October 27, 2009

High Brow Low Brow

Thanks to my darling husband whisking my children off for an hour of moonbounce at the gym last night I was able to accomplish the impossible and finish BOTH costumes in one sitting. Whew, am I glad that's done! Cant wait to see Evie in her Minnie Mouse get-up. I had her try it on for a quick fitting last night but have had it hidden again since the fitting resulted in a long desperate plea to "pleeeeze let me where my red tutu. I waaaaannnnt to be a mouseeeee!!!!" Thank goodness I put it off till the week of Halloween, I think she might have burst a blood vessel if she had longer to wait.

So onto other things. Today I'm experimenting with a bread making book that my grandmother recommended to me, which my cousin recommended to her. The idea is that you make one big batch of bread dough, let it rise and then cut out hunks to make a loaf of bread when you need it. The original called for enough to make four-one pound loaves but since my refrigerator is small I cut the recipe in half and have one ready to cook for tonight and the rest in a yogurt tub in the fridge for tomorrow.

I'm interested to see how it works out. My cousins loaves have been beautiful so I'm keeping my fingers crossed that mine will too. Bread has always been a conundrum for me. I'm not a good kneader. I get too bored. Last week I made a loaf of basic white bread and kneaded it half way then put it in my KitchenAid to finish it off and it BROKE MY BREAD HOOK! So obviously I'm not meant to be a big kneaded bread girl, which is why I love no knead and soda bread so darn much. This book also eschews kneading, good thing too. I'm still pissed about my bread hook. I don't think I could have brought myself to knead something entirely by hand after that episode.

That's the highbrow part of the post. Fancy bread. Not that that is super high brow, but you get the idea. Now for the lowbrow.

TO accompany what I hope will be a fabulous loaf of artisan bread I am preparing the first meal Will ever cooked for me. Well, other than Pasta-Roni. According to him it's called Chicken Gustav. I've done a few Internet searches and haven't' found any kind of official recipe that resembles it but it's what we call it in our house. Back when we were poor poor poor and it was a real splurge to buy anything other than Ramen, Pasta-Roni or Mac and Cheese, Will would cook this dish when he wanted to be fancy and romantic. We haven't made it in eons. Probably not since we had kids and real jobs and places to live that did not share walls with questionable neighbors. So for kicks I've made it tonight.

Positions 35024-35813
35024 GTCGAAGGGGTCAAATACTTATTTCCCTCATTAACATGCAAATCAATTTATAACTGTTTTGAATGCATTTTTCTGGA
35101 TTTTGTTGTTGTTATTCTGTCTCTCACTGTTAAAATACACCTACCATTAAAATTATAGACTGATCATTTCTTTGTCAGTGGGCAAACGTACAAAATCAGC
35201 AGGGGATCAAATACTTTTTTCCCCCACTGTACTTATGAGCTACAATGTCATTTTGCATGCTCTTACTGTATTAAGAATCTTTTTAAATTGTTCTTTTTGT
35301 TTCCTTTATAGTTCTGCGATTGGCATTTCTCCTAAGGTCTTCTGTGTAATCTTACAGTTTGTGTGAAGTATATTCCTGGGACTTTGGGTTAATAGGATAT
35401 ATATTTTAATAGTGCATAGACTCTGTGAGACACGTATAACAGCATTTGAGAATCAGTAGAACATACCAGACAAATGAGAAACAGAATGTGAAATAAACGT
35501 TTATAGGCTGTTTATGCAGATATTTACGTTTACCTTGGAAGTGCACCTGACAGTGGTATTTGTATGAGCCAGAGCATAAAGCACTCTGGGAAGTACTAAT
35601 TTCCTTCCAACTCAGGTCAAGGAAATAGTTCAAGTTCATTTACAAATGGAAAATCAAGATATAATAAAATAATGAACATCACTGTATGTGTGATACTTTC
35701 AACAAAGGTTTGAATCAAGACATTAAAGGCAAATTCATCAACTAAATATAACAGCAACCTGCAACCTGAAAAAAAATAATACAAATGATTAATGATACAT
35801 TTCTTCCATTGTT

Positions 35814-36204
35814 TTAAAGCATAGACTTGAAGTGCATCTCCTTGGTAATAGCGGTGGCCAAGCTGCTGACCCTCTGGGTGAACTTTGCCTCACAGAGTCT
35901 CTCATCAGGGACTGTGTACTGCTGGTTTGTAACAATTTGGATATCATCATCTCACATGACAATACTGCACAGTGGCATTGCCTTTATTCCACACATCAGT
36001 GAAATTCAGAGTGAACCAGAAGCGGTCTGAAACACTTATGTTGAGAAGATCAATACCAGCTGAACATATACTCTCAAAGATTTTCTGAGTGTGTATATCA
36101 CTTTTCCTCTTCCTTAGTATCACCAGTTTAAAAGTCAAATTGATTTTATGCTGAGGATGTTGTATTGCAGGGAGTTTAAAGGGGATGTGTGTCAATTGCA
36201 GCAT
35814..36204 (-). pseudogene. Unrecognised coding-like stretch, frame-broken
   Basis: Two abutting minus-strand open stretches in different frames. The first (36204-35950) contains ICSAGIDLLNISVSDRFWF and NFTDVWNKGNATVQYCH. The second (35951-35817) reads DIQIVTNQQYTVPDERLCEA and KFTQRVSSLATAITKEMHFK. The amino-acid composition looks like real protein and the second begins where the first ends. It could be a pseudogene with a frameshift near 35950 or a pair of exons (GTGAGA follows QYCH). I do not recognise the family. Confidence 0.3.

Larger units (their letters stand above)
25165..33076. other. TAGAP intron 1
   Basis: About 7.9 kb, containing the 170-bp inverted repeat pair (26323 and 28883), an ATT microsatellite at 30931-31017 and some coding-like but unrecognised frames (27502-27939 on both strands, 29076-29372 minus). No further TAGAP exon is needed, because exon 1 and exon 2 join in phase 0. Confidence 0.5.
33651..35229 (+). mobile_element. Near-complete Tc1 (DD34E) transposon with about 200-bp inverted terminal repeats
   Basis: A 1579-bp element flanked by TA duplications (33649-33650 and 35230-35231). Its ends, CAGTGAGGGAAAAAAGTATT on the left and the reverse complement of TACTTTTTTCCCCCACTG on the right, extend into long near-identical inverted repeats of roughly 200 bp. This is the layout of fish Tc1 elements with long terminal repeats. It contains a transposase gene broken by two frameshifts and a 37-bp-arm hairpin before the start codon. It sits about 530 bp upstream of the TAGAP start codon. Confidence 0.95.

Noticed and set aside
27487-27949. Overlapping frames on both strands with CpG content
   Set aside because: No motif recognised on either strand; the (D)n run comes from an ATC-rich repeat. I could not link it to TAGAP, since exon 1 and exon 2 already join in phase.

It reminds me of the old Kraft Cookbooks my grandmother used to have, the Make-a-whole-meal-out-of-boxes-and-cans type of things. I'll be honest, I'm not sure if it's any good when your a grownup, but if you want, give it a try.

Will's Chicken Gustav

1 pound boneless skinless chicken breasts
1/4 pound sliced Swiss cheese
1 can of cream of chicken soup
1/4 cup milk
1 cup of Stovetop stuffing (without the seasoning mixed in)
2 T butter-melted

mix the milk and soup in a bowl and set aside. layer chicken and Swiss until you have used it all up, pour over soup mix. Mix the stuffing with the butter and sprinkle over the top of the chicken-cheese-soup mix. Bake at 350 for an hour.

That's Will's version. For tonight I modified it a little, using about a pound and a half of chicken tenders and 1/2 pound of Swiss which I sliced myself. And for stuffing I toasted and cubed three slices of wheat bread and mixed it with finely chopped sage, salt and pepper before adding the butter (which was probably about 4 T rather than 2) I layered chicken, cheese, chicken cheese, soup, cheese then stuffing last. Leetle fancier. But not much.

More to come on the bread....